Somewhere inside of me, deep down, there is a gutter punk in me riding the Metro across Houston with a 24″ green mohawk and matching steel toed Doc Martens that sometimes queues up Fifteen, Screeching Weasel, Black Flag or makes me watch American Hardcore with just a little bit of regret to wash the whiskey down. He is the one that usually gets me in trouble. He is the one that turns up the headphones so loud my ears ring when I take them off and my coworkers can hear my music with them over my ears. He is the one that got me into Against Me! and while I love them I have never been an anarchist so it’s been a weird relationship. It didn’t stop me from screaming along with Baby I’m an Anarchist or putting Pints of Guinness Make You Strong on a ton of mix tapes and even though it’s been a while since I queued up an Against Me! album Reinventing Axl Rose is one of those classics I will always come back to. It’s one of those things that comes and goes with me. I never followed the band per se and didn’t know they had a new album out until someone dropped this one on me and piqued my interest. White Crosses is proof that even the most devout punks grow up some day. Sounding less like Crimpshrine these days and more like Bad Religion, not really but close enough if you know the bands, the boys in Against Me! have put together an album that is full of politics I don’t agree with but still love. Apparently they are calling this style folk-punk or some such nonsense. To me it’s just good music.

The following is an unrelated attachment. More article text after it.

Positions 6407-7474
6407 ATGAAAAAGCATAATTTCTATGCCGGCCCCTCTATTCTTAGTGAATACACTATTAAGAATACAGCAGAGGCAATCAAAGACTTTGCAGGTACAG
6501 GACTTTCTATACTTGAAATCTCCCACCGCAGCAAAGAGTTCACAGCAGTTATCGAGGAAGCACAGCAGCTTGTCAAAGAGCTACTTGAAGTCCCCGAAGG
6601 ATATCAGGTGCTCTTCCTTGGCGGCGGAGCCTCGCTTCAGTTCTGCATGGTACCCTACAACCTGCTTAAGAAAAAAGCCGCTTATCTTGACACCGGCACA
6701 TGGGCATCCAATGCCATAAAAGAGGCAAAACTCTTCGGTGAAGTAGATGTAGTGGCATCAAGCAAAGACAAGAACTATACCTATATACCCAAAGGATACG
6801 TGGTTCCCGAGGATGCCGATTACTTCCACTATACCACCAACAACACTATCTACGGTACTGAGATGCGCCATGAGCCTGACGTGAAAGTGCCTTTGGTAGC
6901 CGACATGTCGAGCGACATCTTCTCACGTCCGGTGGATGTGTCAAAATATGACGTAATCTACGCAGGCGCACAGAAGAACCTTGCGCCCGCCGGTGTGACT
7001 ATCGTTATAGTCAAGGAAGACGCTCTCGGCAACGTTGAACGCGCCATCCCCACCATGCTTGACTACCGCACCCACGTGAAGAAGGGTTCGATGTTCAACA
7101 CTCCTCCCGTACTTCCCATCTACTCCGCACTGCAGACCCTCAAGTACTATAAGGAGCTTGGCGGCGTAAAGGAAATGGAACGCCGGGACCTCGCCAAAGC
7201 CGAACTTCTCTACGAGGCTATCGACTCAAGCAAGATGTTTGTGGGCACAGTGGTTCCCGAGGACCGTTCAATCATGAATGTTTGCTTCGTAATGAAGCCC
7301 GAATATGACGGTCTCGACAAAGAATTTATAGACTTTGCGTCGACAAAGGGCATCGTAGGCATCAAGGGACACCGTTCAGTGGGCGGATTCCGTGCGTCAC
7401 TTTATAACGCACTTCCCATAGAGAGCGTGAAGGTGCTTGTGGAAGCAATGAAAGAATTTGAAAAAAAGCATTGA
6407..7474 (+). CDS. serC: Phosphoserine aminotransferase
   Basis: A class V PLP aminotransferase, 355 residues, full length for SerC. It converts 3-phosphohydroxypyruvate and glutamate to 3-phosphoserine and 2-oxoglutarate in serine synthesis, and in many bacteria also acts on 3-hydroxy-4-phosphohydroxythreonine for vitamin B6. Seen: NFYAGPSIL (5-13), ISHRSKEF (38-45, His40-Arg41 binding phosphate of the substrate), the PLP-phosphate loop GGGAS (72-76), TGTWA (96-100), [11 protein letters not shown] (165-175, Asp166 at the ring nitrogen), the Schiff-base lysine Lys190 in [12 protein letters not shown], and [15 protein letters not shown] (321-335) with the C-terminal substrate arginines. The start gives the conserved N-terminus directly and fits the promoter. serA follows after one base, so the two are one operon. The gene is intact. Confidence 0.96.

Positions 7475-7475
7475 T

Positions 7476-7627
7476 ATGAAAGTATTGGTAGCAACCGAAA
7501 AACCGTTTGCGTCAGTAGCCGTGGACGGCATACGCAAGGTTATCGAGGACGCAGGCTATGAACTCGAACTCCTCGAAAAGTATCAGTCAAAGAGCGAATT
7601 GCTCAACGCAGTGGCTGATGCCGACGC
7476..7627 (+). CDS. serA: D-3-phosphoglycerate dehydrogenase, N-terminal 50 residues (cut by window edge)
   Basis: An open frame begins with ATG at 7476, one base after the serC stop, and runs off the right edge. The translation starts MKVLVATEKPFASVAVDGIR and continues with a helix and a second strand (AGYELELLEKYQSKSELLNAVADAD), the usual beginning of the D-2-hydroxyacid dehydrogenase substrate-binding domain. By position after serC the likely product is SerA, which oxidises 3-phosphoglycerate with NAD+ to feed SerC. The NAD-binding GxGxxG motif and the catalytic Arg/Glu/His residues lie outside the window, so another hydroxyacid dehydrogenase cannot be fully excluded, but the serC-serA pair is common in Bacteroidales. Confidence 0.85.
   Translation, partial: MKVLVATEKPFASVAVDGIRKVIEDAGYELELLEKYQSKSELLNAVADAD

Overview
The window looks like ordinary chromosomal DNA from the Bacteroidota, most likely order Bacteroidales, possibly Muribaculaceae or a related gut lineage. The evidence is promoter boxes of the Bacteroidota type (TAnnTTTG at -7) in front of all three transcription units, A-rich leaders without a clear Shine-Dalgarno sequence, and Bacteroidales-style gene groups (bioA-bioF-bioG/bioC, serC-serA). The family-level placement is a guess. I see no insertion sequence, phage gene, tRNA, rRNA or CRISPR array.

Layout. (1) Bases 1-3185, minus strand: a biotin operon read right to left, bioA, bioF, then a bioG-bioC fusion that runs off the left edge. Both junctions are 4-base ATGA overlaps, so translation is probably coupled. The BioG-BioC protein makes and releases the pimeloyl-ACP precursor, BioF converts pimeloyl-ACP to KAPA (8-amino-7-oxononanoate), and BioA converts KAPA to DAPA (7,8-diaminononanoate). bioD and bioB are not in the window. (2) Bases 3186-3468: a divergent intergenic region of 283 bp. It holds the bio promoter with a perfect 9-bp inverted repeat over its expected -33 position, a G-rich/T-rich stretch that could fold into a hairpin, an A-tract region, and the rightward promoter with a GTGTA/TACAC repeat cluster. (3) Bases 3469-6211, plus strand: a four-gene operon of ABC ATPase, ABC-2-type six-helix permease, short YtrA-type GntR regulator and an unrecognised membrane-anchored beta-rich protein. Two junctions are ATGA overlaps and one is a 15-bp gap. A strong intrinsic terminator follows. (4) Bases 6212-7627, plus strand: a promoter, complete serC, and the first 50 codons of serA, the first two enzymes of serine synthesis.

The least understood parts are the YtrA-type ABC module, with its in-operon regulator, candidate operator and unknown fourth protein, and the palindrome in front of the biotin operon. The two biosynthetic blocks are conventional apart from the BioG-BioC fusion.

It’s not the music on this one that stands out though it’s the lyrics that make this album what it is. From the anthem of innocence lost and roads not taken I Was a Teenage Anarchist (“I was a teenage anarchist, but then the scene got too rigid. It was a mob mentality, they set their rifle sights on me.”) to Bamboo Bones (“I’m embarrassed to admit it, I’ve got no grip. I’m leading with my jaw.”) Tom Gabriel presents us with everyday life complete with all of its dirty nasty reality. He throws down the gauntlet and expects us to pick it up. While this isn’t the most rockin’ album of the season nor does it push any barriers it is ultimately an album about not losing faith in yourself and those around despite all the shit this world throws at you and that’s all it needs to be. So call it folk-punk, rock ‘n’ roll or whatever the hell you want White Crosses is a solid offering from a band that isn’t afraid to grow up a little bit and put life into perspective.